So, your interpretation of the words “bad” and “good” can be different of someone’e else. What you qualify of bad isn’t necessarily bad for a child, and what you qualify as good isn’t necessarily good for a child either.

    Maybe, what you mean is that you want to adopt the true orphans, the abandoned children, those living in awful orphanages.

    I also lived in two orphanges. To be honest, I wouldn’t want anyone to live in an orphanage such as the first where I lived. But, it is possible to save them from such life, by helping their parents. All my fellow orphans were actually not orphans: most of them , abandoned or not, were there du to poverty; some were there because they were delinquent; some were lost; some parents were convinced to leave their children there (probably because it was a source of income for the orphanage).

    I also believe that building orphanages of hight quality is a good solution to “save” children, better than international adoption. My second orphanage was very good. If I hadn’t been missing my family, I would have been totally happy. But again, the best solution would have been helping their families. There too, all the children had living parents: many of them were placed temporarily (due to poverty or single parents working); some were lost.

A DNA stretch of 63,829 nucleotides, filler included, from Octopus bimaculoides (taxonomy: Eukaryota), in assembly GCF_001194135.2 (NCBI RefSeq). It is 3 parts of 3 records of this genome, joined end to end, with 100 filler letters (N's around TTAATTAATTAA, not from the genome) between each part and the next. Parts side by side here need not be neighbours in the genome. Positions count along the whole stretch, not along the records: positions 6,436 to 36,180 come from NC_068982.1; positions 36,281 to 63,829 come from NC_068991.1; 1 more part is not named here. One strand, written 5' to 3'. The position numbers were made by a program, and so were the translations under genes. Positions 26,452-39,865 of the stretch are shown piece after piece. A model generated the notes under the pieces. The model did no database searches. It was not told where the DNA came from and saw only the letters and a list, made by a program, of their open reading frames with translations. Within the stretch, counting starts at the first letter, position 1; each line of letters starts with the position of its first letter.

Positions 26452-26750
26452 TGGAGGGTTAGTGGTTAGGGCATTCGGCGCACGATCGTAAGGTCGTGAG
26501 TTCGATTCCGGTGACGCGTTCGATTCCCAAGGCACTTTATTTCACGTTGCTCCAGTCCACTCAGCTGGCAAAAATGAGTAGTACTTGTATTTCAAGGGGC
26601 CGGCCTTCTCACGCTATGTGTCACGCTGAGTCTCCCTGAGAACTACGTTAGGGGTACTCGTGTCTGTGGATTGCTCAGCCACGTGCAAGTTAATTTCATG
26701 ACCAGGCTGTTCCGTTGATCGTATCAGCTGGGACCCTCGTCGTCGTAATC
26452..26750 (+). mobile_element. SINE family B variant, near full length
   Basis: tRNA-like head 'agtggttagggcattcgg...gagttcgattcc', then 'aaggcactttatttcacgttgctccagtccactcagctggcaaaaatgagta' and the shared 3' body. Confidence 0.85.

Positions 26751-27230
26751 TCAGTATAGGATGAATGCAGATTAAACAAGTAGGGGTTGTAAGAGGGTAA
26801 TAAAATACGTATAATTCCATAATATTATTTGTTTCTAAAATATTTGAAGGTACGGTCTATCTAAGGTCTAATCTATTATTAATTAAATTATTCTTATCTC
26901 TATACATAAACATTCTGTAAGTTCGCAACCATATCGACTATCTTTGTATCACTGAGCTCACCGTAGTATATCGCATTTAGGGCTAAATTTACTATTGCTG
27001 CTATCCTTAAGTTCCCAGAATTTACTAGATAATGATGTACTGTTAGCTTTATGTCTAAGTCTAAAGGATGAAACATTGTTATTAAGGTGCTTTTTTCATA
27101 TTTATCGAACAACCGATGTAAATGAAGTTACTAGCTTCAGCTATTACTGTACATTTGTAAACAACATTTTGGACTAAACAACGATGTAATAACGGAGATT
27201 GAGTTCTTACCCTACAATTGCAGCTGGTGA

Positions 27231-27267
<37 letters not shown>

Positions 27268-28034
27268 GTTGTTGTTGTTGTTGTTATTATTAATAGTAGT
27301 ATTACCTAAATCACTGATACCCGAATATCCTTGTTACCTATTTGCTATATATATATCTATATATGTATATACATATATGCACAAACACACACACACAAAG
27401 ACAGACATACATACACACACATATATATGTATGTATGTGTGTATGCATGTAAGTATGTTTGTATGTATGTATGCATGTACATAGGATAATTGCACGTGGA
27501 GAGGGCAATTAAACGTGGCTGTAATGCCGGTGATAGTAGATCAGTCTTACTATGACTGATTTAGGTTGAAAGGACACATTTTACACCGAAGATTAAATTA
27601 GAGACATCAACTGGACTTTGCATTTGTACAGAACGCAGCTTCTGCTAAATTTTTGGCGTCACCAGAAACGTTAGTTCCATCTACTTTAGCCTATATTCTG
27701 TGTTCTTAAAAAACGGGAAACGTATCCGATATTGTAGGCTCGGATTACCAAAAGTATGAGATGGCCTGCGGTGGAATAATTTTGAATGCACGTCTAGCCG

There were so many western couples wanting to adopt children (in the name of saving them), that every lost children were sent for adoption without trying to find their homes; some of those who were placed temporarily were also adopted. And because there were not enough children to adopt, they would go to the first orphanage where I came from to get more children or even convince single parents to leave there children to the orphanage. [Few years later, when the orphanage closed down, all the remaining children returned to their families.]

    Conclusion: if you absolutely want to adopt a child, then don’t justify the adoption with saving children.